The impact our bees have on the environment is no secret; their work pollinating crops is a crucial eco-system service, and without our furry friends we’d lose a third of our food stock. Sadly, they’ve been in severe decline for the last 30 years, raising fears for both the environment and the economy.
However, an ambitious new plan is committed to halting this decline and boosting the bee population. Welsh Environment Minister John Griffiths has announced a Pollinator Action Plan for Wales – the first of its kind within the UK. As part of the programme, road verges and embankments will be planted with pollinator-friendly plants, and the planning system will be altered so that future developments support and nurture the airborne buzzers.
In light of the proposed plan, the Minister said that Wales will be leading the way on this “vitally important” issue, adding that the value of pollinators to the UK Government is “conservatively estimated to be £430 million”.
The plan will be implemented in line with the Welsh Government’s ‘Sustaining a Living Wales’ programme.
The penguins are currently migrating from Patagonia to south Brazil – a journey which no doubt claims some lives but not at this magnitude.
According to the Brazilian Center for Coastal Studies at the Federal University of Rio Grande do Sul, however, the penguins likely died of natural causes.
In a press release, the center said it had analysed the dead animals’ conditions and found that most of the birds were young, and showed no signs of external injury or oil in the plumes.
According to biologist Mauricio Tavares: “Birds in the first year of life are inexperienced,” adding that dead birds at this time of year is common and the result of “the process of natural selection”.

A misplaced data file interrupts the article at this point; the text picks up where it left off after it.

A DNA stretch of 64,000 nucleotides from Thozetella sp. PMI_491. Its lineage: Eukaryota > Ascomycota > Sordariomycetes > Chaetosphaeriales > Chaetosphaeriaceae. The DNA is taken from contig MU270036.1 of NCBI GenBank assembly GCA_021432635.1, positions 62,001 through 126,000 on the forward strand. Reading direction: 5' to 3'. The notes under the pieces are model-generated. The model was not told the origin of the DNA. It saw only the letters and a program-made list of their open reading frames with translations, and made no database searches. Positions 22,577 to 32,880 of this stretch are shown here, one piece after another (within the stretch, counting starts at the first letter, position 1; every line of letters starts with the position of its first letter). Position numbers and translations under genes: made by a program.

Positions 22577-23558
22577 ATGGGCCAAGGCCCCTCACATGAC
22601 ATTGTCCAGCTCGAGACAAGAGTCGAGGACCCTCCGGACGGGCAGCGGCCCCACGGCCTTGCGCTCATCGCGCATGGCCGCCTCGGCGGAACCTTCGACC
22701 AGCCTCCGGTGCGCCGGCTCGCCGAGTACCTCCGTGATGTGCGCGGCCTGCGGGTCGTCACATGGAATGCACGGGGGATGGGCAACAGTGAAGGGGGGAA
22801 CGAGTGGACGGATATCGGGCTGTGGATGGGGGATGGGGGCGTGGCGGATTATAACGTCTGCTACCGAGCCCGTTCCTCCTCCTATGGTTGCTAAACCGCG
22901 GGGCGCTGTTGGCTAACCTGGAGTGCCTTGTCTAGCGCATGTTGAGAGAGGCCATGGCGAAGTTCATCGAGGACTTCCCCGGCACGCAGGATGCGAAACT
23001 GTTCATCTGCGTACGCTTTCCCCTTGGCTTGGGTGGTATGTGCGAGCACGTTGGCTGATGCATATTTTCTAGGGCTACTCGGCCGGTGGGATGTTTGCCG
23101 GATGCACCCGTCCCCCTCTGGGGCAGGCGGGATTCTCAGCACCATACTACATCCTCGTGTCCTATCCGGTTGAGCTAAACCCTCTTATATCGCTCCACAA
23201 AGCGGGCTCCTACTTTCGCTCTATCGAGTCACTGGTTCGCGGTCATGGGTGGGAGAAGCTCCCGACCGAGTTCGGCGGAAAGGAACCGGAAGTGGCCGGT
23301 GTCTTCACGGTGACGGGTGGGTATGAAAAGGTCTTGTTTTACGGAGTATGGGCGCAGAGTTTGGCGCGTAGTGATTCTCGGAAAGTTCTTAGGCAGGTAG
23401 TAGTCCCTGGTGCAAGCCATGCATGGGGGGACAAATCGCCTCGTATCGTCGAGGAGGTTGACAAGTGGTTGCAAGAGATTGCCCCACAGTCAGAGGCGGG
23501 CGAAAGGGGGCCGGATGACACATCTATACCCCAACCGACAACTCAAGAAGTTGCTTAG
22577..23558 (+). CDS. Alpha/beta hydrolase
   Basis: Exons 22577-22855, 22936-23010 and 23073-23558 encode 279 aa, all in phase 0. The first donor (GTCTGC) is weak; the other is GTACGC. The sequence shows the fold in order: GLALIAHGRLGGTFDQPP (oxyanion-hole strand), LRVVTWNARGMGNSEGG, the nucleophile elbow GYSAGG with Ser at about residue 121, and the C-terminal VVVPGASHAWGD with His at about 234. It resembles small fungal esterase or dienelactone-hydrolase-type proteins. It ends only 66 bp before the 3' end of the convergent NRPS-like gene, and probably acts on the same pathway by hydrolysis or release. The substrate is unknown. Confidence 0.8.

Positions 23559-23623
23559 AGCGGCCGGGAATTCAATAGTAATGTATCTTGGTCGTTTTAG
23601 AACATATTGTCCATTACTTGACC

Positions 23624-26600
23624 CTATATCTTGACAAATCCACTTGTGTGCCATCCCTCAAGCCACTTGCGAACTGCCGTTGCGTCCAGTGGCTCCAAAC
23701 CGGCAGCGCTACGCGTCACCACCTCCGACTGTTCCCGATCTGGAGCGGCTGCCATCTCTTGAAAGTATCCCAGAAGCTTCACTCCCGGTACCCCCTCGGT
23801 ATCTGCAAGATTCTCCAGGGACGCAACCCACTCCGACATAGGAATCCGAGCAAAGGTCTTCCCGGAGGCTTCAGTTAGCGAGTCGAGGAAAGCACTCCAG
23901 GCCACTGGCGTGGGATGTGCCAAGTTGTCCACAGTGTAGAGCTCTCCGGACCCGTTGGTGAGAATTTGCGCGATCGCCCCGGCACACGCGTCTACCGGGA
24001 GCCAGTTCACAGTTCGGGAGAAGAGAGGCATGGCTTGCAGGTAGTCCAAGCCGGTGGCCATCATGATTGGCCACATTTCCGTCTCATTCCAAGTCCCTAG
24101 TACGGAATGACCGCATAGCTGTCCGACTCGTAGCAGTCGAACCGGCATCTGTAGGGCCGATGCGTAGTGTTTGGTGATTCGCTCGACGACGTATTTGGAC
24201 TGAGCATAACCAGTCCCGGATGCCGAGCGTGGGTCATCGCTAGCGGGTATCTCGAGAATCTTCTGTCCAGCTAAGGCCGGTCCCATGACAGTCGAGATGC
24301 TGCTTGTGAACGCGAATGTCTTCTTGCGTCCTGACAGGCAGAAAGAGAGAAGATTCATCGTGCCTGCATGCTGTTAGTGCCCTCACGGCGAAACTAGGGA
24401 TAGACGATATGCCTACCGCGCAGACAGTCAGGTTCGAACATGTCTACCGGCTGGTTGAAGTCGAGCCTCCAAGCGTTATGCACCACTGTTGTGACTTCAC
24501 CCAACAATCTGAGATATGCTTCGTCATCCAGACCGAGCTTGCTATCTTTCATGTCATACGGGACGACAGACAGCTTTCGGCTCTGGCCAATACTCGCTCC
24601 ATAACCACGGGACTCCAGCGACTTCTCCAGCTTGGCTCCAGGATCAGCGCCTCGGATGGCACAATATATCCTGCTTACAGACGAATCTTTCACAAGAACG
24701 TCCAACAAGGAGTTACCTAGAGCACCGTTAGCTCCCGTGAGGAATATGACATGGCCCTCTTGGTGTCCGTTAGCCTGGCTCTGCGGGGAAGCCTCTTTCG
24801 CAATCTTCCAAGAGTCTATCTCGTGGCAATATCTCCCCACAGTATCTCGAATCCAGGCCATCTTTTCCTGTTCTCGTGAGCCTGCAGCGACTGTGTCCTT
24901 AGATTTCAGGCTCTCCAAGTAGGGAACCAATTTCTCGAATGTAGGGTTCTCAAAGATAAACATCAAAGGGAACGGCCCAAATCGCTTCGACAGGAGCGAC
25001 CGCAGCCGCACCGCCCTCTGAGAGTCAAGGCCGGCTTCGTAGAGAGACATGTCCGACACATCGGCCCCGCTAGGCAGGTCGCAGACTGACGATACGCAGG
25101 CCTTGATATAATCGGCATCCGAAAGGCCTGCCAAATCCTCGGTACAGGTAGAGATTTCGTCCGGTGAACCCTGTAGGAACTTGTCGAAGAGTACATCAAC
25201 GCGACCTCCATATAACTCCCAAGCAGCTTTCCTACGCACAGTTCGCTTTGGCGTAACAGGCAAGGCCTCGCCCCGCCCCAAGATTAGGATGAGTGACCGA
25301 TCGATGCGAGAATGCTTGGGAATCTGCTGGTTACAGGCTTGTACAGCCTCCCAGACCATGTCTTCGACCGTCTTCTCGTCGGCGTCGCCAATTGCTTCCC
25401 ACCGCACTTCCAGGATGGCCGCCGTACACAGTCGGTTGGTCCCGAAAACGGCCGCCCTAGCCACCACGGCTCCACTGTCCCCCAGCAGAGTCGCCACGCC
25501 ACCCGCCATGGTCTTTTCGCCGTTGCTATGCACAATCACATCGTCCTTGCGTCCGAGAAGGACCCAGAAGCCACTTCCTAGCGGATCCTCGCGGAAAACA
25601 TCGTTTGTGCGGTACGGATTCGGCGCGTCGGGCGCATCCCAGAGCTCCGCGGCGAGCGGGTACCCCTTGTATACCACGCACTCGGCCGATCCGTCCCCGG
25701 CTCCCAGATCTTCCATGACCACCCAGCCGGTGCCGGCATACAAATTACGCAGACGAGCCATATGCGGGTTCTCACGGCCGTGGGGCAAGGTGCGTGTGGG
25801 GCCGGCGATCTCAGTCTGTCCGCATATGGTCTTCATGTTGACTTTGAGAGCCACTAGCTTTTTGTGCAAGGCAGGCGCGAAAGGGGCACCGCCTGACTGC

Some questions have been raised as to just how natural this occurrence is, however. According to TreeHugger, dead penguins washing ashore happens with “disturbing” regularity.
A more detailed report on the latest penguin deaths is expected later this month.
In an interview with Radio Times magazine he said: “In Australia, introduced species such as foxes, rabbits, rats and cats have had an apocalyptic impact.
“They’ve decimated the indigenous fauna and as a direct consequence the natural ecosystems of this continent have been damaged.
“In urban areas, cats are the culprits and when they go feral they wreak havoc in the countryside, killing bandicoots, wallabies, quolls and bettongs; the intricate relationships of the entire ecosystem are destroyed and it collapses and dies.
“Although it’s in a very different part of the world, it makes you wonder what an impact Tibbles has on our own beleaguered, battered and badly damaged ecosystems.”
According to Packham, over 200 million creatures are killed by domestic cats each year. This figure could be reduced by as much as 50 percent if owners introduced a ‘cat curfew’, he says.
In response to horrified cat owners’ complaints, he added: “I love cats, I think they are beautiful, a wonderful predator. But what’s the point of feeding birds in the garden if you’re feeding them to your cat?”